Large-amplitude variations of an L/T transition brown dwarf: Multi-wavelength observations of patchy, high-contrast cloud features

Jacqueline Radigan, Ray Jayawardhana, David Lafrenière, Étienne Artigau, Mark Marley, Didier Saumon

Research output: Contribution to journalArticlepeer-review

161 Scopus citations


We present multiple-epoch photometric monitoring in the J, H, and K s bands of the T1.5 dwarf 2MASS J21392676+0220226 (2M2139), revealing persistent, periodic (P = 7.721 ± 0.005hr) variability with a peak-to-peak amplitude as high as 26% in the J band. The light curve shape varies on a timescale of days, suggesting that evolving atmospheric cloud features are responsible. Using interpolations between model atmospheres with differing cloud thicknesses to represent a heterogeneous surface, we find that the multi-wavelength variations and the near-infrared spectrum of 2M2139 can be reproduced by either (1) cool, thick cloud features sitting above a thinner cloud layer, or (2) warm regions of low condensate opacity in an otherwise cloudy atmosphere, possibly indicating the presence of holes or breaks in the cloud layer. We find that temperature contrasts between thick and thin cloud patches must be greater than 175K and as high as 425K. We also consider whether the observed variability could arise from an interacting binary system, but this scenario is ruled out. 2M2139 joins the T2.5 dwarf SIMP0136 discovered by Artigau and coworkers as the second L/T transition brown dwarf to display large-amplitude variability on rotational timescales, suggesting that the fragmentation of dust clouds at the L/T transition may contribute to the abrupt decline in condensate opacity and J-band brightening observed to occur over this regime.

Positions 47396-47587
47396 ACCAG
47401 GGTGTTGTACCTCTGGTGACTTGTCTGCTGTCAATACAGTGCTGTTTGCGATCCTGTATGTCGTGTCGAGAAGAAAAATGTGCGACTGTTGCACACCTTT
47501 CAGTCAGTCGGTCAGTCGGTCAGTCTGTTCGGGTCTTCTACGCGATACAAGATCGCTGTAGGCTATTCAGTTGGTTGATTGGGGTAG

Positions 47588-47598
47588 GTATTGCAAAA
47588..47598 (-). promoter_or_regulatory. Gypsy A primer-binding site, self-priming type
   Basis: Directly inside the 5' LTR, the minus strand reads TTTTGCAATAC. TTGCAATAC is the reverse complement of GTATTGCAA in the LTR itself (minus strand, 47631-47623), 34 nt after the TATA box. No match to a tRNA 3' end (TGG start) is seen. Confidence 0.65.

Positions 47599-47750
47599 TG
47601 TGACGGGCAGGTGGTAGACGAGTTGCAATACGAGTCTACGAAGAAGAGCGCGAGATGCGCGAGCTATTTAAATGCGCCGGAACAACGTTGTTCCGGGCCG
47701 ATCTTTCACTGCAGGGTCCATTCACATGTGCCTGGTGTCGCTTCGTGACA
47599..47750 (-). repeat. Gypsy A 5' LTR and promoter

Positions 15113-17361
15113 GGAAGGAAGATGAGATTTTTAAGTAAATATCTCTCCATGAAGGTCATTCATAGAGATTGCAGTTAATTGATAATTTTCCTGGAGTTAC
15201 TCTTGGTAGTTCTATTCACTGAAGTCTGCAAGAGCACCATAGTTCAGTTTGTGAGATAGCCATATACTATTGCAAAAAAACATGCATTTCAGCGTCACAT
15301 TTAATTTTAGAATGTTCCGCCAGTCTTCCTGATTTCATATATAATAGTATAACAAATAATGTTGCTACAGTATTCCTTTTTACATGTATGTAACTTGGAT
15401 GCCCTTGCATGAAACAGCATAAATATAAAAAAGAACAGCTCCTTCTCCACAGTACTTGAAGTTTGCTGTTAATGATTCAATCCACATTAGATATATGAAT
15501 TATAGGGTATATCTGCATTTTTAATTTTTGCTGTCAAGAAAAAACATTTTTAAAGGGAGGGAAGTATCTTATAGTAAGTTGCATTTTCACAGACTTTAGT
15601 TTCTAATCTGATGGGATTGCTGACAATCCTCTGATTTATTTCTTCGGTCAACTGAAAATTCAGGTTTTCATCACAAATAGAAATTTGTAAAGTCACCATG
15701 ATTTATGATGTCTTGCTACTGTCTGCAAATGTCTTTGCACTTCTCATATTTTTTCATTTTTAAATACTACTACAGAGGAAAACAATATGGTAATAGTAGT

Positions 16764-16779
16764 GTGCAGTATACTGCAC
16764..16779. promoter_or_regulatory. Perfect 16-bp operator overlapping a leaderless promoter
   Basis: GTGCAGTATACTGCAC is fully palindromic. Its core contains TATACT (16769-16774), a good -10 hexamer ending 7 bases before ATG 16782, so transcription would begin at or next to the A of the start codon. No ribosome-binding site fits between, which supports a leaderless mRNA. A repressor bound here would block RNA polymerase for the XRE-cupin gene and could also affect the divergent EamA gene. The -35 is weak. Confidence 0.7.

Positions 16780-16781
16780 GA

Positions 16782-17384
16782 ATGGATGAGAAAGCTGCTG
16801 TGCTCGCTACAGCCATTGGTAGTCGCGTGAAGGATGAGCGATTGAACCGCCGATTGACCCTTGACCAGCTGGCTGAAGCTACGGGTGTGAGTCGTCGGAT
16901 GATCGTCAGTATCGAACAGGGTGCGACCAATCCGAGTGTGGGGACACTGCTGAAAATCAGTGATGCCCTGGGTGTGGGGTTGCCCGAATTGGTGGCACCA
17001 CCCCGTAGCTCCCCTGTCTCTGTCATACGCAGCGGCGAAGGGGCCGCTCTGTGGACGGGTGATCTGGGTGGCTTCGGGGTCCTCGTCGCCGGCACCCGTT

Original languageEnglish (US)
Article number105
JournalAstrophysical Journal
Issue number2
StatePublished - May 10 2012
Externally publishedYes


  • brown dwarfs
  • stars: variables: general

ASJC Scopus subject areas

  • Astronomy and Astrophysics
  • Space and Planetary Science


Dive into the research topics of 'Large-amplitude variations of an L/T transition brown dwarf: Multi-wavelength observations of patchy, high-contrast cloud features'. Together they form a unique fingerprint.

Cite this